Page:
After more than three weeks of downtime after a severe cellulitis, edema, and blood infection, the doctors at Carilion approved a limited work schedule that allowed coverage of Circuit Court for The Floyd Press Tuesday.
After more than five hours, spent mostly on one of the courtroom’s hard benches, I got home to write the story for this week’s paper with my butt hurting more than the leg that I could have lost to amputation had I delayed any longer before giving in and letting my wife take me to the Emergency Room at New River Carilion Clinic.
Their treatment stopped the spread of infection and the threat of gangrene.
The infection caused me to miss any chance to photograph the Floyd County High School Buffaloes and Lady Buffaloes’ attempts to win Section 2c championships. The ladies lost the state quarterfinal match to Central-Wise and the boys qualified for the final four before losing a thrilling semi-final match to Radford by one point in overtime Monday night at Radford University.
The sports focus now shifts to baseball, softball, soccer, tennis, and track. Varsity softball and baseball face Auburn in scrimmages on the FCHS field Wednesday afternoon and I hope to be cleared to photograph the games when the seasons start.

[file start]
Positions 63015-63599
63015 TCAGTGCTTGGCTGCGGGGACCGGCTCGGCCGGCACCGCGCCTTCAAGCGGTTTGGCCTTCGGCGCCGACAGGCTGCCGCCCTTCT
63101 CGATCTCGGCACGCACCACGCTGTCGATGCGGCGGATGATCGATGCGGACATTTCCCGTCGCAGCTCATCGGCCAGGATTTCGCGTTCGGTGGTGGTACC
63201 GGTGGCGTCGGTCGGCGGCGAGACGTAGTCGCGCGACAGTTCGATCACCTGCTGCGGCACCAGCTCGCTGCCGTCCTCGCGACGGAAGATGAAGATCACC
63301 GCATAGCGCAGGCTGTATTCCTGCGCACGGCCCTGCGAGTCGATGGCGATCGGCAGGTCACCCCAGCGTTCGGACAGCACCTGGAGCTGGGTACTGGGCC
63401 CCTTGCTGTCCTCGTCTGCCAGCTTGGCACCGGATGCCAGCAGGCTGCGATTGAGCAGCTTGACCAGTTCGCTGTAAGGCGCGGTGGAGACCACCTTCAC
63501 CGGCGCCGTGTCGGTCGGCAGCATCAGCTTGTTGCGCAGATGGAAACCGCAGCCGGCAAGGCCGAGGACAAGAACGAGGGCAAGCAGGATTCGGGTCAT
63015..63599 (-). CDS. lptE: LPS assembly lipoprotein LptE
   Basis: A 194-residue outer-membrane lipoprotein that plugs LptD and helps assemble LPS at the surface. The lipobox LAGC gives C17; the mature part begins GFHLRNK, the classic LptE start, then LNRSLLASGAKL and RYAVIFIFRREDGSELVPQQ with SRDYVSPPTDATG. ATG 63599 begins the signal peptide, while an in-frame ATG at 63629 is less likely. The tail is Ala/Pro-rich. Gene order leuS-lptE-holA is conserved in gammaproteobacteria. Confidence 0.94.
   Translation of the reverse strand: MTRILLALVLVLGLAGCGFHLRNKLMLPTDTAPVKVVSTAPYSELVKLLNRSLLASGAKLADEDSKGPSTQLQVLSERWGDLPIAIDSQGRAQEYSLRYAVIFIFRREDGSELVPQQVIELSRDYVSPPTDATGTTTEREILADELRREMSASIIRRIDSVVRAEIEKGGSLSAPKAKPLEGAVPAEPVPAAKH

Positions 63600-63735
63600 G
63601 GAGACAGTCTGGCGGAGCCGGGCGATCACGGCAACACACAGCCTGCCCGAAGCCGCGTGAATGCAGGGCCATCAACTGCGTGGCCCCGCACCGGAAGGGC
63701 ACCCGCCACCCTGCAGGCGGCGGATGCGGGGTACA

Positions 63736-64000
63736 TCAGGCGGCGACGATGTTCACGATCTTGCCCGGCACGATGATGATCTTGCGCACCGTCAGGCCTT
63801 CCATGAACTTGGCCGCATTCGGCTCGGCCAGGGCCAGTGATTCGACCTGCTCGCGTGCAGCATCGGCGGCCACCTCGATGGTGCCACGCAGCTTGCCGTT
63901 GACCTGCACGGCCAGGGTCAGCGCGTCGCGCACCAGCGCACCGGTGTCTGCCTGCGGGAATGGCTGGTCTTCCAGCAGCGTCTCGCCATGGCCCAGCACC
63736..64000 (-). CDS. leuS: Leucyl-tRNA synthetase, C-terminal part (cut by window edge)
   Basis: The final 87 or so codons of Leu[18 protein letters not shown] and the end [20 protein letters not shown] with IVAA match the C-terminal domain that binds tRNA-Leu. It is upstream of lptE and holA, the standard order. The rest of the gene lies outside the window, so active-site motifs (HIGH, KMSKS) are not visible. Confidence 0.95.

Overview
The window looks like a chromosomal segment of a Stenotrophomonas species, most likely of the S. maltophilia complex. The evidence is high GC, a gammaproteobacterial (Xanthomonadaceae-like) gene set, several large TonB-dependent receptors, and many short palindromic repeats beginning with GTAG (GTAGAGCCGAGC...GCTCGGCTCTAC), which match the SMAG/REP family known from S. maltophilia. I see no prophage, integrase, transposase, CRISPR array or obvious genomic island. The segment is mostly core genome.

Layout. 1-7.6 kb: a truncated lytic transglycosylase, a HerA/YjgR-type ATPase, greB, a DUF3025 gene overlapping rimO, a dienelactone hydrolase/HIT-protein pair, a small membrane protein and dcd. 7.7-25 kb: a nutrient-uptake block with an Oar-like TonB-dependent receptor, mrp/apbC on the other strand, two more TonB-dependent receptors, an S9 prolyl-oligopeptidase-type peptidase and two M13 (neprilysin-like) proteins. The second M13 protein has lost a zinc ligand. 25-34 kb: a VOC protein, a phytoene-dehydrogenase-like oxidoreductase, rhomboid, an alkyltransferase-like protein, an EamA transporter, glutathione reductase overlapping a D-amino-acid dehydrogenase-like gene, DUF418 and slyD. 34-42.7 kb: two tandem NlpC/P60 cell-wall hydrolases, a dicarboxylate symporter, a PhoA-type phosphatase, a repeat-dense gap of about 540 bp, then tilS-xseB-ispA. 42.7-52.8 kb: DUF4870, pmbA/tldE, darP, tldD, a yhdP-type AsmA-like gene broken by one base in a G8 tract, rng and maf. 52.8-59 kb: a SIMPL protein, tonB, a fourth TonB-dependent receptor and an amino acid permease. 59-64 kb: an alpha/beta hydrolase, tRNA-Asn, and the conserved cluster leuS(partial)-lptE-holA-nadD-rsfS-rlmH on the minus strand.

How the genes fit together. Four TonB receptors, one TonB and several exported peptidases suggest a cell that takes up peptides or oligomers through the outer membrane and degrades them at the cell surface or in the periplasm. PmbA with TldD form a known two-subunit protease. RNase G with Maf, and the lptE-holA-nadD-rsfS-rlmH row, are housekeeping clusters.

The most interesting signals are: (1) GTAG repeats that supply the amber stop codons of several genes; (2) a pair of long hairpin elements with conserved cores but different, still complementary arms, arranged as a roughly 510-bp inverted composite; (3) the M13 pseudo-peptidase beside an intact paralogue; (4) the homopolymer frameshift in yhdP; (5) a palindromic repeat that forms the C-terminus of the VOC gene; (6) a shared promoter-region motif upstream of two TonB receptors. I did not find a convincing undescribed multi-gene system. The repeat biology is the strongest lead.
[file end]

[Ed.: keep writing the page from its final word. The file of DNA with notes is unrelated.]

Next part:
These seasons mark 19 years of work for the local paper since moving back to Floyd County in 2004, after more than four decades of chasing stories and shooting images as a photojournalist.
The infections that put me down these past three+ weeks have made me realize that, at age 75, I can no longer do many of what used to be routine tasks. Too many parts are simply worn out, including a left shoulder that is “frozen,” which limits movement for a left-handed person. Orthopedic surgeons at Carilion are urging replacement surgery. The right shoulder needs rotator-cuff surgery. Both knees need replacing along with at least one hip.
Conductivity tests show key nerves in both legs are “asleep” and will never wake up. Hearing in my right ear is down by 90% and 50% for the left. Hearing aids cannot fix the problem. Neither can surgery.
Too many concussions over the years have left broughtTBI (traumatic brain injury) and too many indicators point to approaching early-onset dementia (common with TBI). Rapidly-advancing arthritis brought my typing speed to a crawl. I used to type 125 words a minute.
Time to slow down? Hell, no! I’m too damn stubborn. What I’m doing is really all I ever wanted out of life and reporting news and taking photos for newspapers and other forms of media is pretty much all that I know.
Let’s call it a Catch-22 of life.
1 thought on “Old and worn out but too damn stubborn to slow down”
You would make a heck of a pot of glue, but I’d rather see you sticking to the job! 🙂